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Avatars Avatars
Conversion | Actions/Animations/Gestures/Sequences (SEQs)

The only differences between "regular" RenderWare objects and avatars are that avatars (avs) have transform and tag commands for articulation/joint rotation/limb movement, and they can have extensive hierarchial clumping. I don't have much experience with making extensively hierarchial, articulated avatars, so I'll just provide information I've collected about it. In addition to what is below, refer to Grover's Avatar Walk-Through Internet Archive Wayback Machine, and the Hierarchical Modeling section of the Criterion RenderWare API documentation.

Some viewers allow joint rotation.

Avatar Collision Detection

Most of this information isn't organized well, so email the appropriate authors if you have any questions about it. If I ever get more experienced with some of these things, I'll try and reformat this information so it's easier to understand and follow. If anyone would like to do this instead, let me know and I'll add it here. At any rate, I've done some minor editing, with major additions in brackets ([]):

Eye Level

Roland: "'Eye level' for an avatar is 10% of the total height of the avatar down from its top. It's been this way for years. The origin of the avatar does not affect the location of eye level, only its height. While this logic has not changed in [AW3], the algorithm to calculate the height of an avatar model has (this code had to be completely re-written with the change to RenderWare 3). It turns out there was a bug in the [AW 2.2] object-height-calculation code that was producing incorrect heights for some objects and avatars (I forget exactly why now) the fact that [AW3] should get the true height correct in all cases now means the eye-level position might shift slightly from [AW 2.2] to [AW3] for some avatars."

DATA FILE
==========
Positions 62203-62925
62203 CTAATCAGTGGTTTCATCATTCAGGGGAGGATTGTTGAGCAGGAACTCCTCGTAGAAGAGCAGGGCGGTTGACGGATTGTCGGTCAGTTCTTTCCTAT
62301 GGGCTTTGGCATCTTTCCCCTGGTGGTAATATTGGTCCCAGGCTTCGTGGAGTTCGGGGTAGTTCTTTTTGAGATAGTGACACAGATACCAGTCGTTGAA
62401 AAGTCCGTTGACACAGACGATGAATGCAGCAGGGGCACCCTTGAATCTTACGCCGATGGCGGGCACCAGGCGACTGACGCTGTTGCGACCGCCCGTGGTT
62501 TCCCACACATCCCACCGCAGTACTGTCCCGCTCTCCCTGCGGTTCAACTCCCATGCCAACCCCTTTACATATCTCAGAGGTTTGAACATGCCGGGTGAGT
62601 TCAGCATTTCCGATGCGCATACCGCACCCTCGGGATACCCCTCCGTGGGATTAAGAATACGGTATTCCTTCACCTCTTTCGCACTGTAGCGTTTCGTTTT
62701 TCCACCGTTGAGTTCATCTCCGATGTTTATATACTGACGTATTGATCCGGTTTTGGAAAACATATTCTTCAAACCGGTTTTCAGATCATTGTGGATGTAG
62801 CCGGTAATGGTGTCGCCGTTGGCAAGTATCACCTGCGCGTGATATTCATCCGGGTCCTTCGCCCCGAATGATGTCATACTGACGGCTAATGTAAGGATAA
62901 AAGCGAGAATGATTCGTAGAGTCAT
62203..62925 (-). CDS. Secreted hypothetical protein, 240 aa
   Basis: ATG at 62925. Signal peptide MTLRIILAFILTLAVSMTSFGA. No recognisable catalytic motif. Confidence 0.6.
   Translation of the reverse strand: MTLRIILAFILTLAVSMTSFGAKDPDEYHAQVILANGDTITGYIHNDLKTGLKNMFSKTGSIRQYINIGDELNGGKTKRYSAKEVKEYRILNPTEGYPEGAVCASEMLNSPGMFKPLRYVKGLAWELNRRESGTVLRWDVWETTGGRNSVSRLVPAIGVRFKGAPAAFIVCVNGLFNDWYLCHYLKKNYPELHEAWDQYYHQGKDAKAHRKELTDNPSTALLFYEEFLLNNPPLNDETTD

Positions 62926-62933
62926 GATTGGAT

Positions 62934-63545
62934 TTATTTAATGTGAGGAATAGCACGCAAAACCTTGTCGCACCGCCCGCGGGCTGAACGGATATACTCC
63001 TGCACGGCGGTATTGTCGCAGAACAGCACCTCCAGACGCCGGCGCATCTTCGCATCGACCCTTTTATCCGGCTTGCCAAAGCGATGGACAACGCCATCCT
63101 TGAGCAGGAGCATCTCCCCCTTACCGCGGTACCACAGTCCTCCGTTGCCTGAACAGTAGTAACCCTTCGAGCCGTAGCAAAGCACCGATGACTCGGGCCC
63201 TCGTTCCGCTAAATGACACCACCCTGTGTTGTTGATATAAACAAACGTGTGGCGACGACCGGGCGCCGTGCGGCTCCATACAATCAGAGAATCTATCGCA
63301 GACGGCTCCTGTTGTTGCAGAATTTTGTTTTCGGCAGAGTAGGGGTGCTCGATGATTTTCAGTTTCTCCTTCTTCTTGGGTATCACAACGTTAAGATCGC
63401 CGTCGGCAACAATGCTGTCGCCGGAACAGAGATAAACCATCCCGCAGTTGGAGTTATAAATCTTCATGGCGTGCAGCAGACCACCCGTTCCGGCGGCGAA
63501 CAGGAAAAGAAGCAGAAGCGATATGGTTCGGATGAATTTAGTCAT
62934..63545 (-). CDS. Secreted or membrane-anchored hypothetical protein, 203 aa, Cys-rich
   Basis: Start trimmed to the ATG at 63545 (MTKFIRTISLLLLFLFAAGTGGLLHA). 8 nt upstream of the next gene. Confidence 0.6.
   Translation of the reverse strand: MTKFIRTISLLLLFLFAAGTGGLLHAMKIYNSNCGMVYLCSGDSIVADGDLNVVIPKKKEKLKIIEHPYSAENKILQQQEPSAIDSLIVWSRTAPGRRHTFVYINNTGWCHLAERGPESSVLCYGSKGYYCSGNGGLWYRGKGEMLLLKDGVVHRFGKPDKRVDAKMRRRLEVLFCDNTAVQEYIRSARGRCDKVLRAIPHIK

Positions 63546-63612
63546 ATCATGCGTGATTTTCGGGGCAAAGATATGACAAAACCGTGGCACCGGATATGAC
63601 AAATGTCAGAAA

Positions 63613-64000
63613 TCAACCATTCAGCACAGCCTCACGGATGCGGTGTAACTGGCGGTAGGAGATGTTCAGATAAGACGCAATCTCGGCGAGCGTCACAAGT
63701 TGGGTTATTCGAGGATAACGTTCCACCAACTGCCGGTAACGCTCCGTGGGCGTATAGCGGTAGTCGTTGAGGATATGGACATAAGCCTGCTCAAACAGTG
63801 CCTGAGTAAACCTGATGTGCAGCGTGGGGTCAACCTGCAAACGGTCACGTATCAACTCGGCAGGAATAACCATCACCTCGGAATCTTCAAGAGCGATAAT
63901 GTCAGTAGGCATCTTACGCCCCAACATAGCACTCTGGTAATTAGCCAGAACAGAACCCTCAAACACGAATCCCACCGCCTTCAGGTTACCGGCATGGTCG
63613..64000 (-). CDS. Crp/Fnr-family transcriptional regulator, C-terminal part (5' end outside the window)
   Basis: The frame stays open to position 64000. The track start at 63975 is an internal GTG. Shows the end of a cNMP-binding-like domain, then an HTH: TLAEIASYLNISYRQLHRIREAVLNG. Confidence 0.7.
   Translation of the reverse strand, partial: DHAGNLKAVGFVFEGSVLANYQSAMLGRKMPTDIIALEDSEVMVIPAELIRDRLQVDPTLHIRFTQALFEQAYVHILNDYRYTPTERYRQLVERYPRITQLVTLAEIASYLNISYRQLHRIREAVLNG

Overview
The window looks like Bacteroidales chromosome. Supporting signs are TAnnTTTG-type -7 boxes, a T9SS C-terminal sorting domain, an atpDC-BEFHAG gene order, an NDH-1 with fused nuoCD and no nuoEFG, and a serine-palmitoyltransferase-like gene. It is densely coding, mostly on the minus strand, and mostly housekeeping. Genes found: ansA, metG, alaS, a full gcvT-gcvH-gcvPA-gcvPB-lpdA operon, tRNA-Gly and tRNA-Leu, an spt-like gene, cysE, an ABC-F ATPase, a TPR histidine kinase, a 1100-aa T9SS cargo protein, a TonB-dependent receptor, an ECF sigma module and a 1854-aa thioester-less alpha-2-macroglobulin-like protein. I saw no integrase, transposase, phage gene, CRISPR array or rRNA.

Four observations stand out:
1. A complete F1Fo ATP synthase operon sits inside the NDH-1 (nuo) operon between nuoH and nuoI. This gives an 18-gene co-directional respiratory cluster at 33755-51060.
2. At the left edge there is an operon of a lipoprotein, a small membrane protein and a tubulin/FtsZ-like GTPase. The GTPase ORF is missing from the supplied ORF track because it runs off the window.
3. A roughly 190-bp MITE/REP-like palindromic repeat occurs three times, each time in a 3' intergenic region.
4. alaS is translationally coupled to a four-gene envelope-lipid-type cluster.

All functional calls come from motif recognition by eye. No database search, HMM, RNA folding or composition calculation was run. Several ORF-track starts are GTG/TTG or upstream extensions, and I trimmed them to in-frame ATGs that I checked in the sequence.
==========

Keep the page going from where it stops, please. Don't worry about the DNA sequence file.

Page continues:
From Shamus Young, regarding trueSpace:

Actions/Animations/Gestures/Sequences (SEQs)

In Active Worlds, avatar actions/animations/gestures/sequences (SEQs) are what avatars do when they walk, wait/idle, and when one of the buttons in the toolbar (action/animation/gesture/sequence (SEQ) buttons, etc) is pressed. (Hopefully this will change to a pull-down menu some day, since having too many SEQs causes the buttons to overlap the right edge of the screen and get cut off.) More specifically, according to Grover, SEQs record what transforms are affecting which tag/clump at any time.

SEQ is the file extension of the actions/animations/gestures/sequences and are found in the Active Worlds SEQ cache directories (C:\Program Files\Active Worlds\cache\art\<world object path>\seq, or wherever Active Worlds is installed).

There are now a few ways to create a SEQ-format file. Life Forms, by Credo Interactive Incorporated, used to be the only known program that can do SEQ files, but XelaG's SEQ viewer/editor, Accutrans, and HamFon's COB Dump can also edit them. If you know of any other programs that can, email me. While the full version of Life Forms cost hundreds of dollars, the demo version (at least version 2.1 anyway) can/could export up to 5 frames, but it needs(ed) the Download LifeForms SEQ-Format Import/Export DLLs SEQ import/export DLLs (47K/ZIP) to do it. Just put them in the Life Forms plug-in directory (C:\Program Files\Credo\Life Forms Demo\Plug-ins, or wherever Life Forms is installed) and SEQ format import/export ability should appear in the File | Open... and File | Export menus as "seqout .seq". Supposedly Life Forms 3 (which I haven't tried yet) has this functionality built-in so the import/export DLLs shouldn't be necessary with it.

Credo used to have some avatars and SEQs for AW called Active Avatars Internet Archive Wayback Machine. Email them and maybe they'll make them available again.

From Grover:

Table 2: Limb Naming & Tag Declaration
Tag SEQ LifeForms Alternate Note: "?" limb names provided by Netropolis and XelaG; their use depends on SEQ (not all SEQs use all tags).
    Grover (continued): "There are sometimes other odd names in SEQ files; you'll see "Left Hip" and "chest" frequently, but only the above [SEQ] names will actually translate. But if you so mess up and accidentally associate "chest" with upper back, don't worry—it won't hurt anything. :) Life Forms should save these associations so if you're lucky you'll only hafta do it once!

    From there, you can just ["Save As..."], and bring that right into Active Worlds as a brand spanking new SEQ animation!!